Surface tension (Nm-1)

Surface tension (Nm-1)

0.0500 0.0450 0.0400 0.0350 0.0300 0.0250 0.0200 2.0 6.7 8.0 12.0

0.0500 0.0450 0.0400 0.0350 0.0300 0.0250 0.0200 2.0 6.7 8.0 12.0

pH

pH

Surface tension (Nm-1)

0.0500 0.0450 0.0400 0.0350 0.0300 0.0250 0.0200 2.0 6.7 8.0 12.0

Surface tension (Nm-1)

0.0500 0.0450 0.0400 0.0350 0.0300 0.0250 0.0200 2.0 6.7 8.0 12.0

pH
+

pH

Fig. 3. Surface tension values of GliaTrypsol0-80 (A), GliaTrypsol80-90 (B), GliaTrypsol90 (C) and GliaTrypinsol (D) solutions at pH 2.0, 6.7, 8.0 and 12.0, set at pH using 1.0 M HCl or NaOH without (black) or in the presence of 2.0% NaCl (transparent). Standard deviations are indicated using error bars.

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A
Area (%)

80 60

E
Area (%)

80 60 40 20 0

40 20 0 2.0 6.7 8.0 12.0

2.0

6.7

8.0

12.0

pH

pH

B
Area (%)

80 60 40 20 0 2.0 6.7 8.0 12.0

F
Area (%)

80 60 40 20 0 2.0 6.7 8.0 12.0

pH

pH

C
Area (%)

80 60

G
Area (%)

80 60 40 20 0

40 20 0 2.0 6.7 8.0 12.0

2.0

6.7

8.0

12.0

pH

pH

D
Area (%)

80 60

H
Area (%)

80 60 40 20 0

40 20 0 2.0 6.7 8.0 12.0

2.0

6.7

8.0

12.0

pH

pH

Fig. 4. Distribution of peptides of GliaTrypsol0-80, GliaTrypsol80-90, GliaTrypsol90+ and GliaTrypinsol in solution (respectively A, B, C and D) and in foam 60.0 min after whipping (respectively E, F, G, H) at pH 2.0, 6.7, 8.0 and 12.0. The quantities of different peptide fractions are expressed as the percentage area of the respective peptide fraction to the total area of the RP-HPLC (C18) prole.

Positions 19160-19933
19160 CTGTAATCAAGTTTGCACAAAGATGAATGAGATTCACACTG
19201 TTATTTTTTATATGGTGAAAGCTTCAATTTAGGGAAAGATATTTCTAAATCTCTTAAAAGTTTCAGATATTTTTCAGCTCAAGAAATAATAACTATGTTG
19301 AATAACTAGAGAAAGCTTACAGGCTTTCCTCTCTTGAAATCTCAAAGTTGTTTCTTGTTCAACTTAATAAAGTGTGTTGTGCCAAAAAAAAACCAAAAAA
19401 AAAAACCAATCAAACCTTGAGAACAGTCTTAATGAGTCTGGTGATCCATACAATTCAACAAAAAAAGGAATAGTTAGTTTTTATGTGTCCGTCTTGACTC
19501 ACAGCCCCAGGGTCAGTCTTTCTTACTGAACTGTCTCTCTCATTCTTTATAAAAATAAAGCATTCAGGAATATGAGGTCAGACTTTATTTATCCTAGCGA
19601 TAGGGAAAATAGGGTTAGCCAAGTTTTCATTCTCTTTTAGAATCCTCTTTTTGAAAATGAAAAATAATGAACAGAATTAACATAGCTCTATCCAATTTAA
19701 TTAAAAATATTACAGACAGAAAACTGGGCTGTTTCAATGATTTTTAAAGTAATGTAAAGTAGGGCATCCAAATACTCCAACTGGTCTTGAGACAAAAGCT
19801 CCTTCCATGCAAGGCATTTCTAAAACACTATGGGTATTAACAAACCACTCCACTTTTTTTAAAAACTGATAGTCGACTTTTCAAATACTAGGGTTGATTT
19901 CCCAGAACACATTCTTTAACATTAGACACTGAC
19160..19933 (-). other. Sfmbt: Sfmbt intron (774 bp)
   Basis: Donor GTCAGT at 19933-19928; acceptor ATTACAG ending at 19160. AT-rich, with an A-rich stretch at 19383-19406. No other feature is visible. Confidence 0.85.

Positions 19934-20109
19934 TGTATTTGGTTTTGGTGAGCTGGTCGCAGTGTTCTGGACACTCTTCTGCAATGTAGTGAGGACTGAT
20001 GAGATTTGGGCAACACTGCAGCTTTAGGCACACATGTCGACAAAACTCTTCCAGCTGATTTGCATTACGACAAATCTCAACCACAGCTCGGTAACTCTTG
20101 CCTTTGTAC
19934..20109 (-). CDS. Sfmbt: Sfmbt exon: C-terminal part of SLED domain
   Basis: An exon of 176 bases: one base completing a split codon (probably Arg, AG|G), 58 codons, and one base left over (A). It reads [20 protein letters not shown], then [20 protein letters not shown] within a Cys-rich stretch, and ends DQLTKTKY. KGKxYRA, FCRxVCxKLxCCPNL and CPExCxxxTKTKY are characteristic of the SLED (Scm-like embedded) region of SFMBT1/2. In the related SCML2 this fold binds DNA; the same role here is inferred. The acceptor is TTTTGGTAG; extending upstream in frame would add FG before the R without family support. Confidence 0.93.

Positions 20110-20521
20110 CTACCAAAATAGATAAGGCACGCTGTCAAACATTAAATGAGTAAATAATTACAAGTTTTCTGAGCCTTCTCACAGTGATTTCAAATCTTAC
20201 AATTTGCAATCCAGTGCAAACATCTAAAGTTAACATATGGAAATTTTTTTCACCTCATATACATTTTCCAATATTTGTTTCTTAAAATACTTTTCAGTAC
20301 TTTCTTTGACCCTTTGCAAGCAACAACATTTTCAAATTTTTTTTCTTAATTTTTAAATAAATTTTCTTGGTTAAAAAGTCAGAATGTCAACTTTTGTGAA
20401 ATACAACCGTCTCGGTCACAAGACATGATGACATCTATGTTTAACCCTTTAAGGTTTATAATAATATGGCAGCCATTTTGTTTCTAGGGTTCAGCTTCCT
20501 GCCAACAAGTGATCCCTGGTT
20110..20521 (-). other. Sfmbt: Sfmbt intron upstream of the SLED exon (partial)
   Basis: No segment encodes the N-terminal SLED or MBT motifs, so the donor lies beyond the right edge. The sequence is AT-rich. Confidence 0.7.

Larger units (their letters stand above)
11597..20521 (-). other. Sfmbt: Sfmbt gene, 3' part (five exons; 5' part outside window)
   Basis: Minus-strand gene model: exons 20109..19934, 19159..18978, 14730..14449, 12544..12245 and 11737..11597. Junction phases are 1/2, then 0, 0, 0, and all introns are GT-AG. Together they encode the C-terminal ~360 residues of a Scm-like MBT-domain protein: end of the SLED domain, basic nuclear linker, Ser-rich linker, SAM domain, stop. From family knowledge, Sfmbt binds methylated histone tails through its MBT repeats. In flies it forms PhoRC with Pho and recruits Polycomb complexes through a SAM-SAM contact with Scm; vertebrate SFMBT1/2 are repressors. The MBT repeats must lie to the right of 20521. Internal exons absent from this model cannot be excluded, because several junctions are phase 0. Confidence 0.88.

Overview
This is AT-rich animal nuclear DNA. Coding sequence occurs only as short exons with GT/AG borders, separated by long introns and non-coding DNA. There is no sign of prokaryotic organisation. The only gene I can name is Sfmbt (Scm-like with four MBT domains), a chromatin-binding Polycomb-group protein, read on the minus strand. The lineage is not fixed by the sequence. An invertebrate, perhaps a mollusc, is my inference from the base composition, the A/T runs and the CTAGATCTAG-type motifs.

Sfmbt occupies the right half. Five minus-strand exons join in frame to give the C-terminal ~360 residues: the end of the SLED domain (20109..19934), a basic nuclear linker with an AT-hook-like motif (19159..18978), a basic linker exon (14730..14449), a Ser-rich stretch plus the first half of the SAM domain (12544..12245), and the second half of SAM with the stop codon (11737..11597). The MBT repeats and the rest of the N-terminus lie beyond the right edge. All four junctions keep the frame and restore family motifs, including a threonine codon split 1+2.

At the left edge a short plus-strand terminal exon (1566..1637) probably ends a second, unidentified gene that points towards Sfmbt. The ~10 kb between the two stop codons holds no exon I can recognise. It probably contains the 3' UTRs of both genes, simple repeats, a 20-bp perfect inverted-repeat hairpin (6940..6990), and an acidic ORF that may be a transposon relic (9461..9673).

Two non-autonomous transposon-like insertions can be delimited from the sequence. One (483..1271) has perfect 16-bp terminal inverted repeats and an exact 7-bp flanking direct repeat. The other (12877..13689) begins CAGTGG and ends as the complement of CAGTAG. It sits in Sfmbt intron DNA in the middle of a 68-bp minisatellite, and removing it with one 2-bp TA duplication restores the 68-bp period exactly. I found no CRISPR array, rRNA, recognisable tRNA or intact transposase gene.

2.0% NaCl on FS of GliaTryp fractions varied with pH (Fig. 2). Addition of salts can either positively (Davis, Foegeding, & Hansen, 2004; Popineau et al., 2002) or negatively (Damodaran, Anand, & Razumovsky, 1998; Zhu & Damodaran, 1994) affect the foaming properties of proteins/peptides. The improved FS for CD related peptide fractions after addition of 2.0% NaCl at both strong acidic and alkaline pH can be explained based on the presence of charges